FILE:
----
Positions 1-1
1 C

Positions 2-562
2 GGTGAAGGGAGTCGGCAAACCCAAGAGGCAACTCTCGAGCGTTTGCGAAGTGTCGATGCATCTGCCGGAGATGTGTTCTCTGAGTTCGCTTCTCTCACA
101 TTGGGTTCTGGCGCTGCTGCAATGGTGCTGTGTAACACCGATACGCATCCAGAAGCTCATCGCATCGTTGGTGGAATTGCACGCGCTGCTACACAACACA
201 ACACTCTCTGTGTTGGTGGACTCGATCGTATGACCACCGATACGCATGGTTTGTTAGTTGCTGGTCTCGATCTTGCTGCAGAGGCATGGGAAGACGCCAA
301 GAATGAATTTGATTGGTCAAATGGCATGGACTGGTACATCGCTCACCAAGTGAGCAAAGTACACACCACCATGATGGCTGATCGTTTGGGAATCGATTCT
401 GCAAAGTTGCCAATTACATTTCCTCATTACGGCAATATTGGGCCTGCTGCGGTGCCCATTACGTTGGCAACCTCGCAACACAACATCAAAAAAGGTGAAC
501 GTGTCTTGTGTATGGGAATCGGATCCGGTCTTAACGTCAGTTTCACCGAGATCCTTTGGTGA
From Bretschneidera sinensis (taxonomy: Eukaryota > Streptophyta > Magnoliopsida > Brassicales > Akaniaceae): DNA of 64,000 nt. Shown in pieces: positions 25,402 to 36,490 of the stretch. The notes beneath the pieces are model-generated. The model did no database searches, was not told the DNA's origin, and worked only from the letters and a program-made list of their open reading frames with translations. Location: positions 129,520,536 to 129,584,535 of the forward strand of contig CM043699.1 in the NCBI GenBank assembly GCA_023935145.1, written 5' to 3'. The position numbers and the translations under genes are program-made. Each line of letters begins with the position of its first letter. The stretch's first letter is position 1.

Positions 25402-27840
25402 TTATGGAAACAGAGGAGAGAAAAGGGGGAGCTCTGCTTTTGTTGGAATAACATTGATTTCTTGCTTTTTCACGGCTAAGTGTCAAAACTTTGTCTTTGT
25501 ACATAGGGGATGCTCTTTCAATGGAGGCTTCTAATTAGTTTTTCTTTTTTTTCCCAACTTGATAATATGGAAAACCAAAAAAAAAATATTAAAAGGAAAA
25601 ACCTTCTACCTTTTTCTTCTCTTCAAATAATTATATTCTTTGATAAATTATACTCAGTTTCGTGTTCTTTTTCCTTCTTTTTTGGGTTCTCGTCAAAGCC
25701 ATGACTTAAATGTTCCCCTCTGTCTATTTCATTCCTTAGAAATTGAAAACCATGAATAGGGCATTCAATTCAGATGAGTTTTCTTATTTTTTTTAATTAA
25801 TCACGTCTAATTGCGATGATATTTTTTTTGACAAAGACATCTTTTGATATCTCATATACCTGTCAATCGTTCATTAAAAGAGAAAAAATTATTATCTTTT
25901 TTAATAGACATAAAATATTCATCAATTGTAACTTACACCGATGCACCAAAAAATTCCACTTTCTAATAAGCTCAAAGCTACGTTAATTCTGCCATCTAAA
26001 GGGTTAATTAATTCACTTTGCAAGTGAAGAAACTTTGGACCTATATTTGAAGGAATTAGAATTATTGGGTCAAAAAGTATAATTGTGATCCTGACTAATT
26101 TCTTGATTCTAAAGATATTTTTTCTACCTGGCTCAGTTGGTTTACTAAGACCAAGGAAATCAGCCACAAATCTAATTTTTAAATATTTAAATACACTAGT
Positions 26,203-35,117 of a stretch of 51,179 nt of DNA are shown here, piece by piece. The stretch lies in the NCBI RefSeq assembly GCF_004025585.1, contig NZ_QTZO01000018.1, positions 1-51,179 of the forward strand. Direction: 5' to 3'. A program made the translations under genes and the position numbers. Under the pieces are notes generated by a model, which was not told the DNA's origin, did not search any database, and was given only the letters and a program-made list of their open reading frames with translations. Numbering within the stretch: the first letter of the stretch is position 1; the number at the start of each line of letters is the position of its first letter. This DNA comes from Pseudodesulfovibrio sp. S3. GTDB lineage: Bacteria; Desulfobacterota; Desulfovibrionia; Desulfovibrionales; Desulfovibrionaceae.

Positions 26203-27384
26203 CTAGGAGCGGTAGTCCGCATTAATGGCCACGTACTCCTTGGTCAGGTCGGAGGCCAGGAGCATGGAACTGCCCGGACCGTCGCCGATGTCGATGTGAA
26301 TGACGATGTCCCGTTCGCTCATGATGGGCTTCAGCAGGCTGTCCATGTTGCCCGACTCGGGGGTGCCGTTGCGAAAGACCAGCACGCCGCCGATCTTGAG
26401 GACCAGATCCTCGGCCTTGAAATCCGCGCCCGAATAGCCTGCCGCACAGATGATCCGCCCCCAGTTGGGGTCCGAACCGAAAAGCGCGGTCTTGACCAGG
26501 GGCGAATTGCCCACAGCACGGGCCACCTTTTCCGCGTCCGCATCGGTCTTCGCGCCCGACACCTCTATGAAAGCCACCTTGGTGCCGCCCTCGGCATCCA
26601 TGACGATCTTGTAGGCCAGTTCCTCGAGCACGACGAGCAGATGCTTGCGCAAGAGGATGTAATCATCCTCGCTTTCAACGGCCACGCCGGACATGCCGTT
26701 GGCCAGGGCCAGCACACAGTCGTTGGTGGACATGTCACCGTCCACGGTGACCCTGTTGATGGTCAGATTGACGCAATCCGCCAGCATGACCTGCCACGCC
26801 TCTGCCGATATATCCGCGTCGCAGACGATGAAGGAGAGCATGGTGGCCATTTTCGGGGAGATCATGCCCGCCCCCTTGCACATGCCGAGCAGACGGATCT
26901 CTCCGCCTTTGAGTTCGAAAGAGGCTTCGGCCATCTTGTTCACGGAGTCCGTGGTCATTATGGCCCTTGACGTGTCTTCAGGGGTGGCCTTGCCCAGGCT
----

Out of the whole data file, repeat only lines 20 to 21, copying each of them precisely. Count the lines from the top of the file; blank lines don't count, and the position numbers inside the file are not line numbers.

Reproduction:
Positions 26,203-35,117 of a stretch of 51,179 nt of DNA are shown here, piece by piece. The stretch lies in the NCBI RefSeq assembly GCF_004025585.1, contig NZ_QTZO01000018.1, positions 1-51,179 of the forward strand. Direction: 5' to 3'. A program made the translations under genes and the position numbers. Under the pieces are notes generated by a model, which was not told the DNA's origin, did not search any database, and was given only the letters and a program-made list of their open reading frames with translations. Numbering within the stretch: the first letter of the stretch is position 1; the number at the start of each line of letters is the position of its first letter. This DNA comes from Pseudodesulfovibrio sp. S3. GTDB lineage: Bacteria; Desulfobacterota; Desulfovibrionia; Desulfovibrionales; Desulfovibrionaceae.

Positions 26203-27384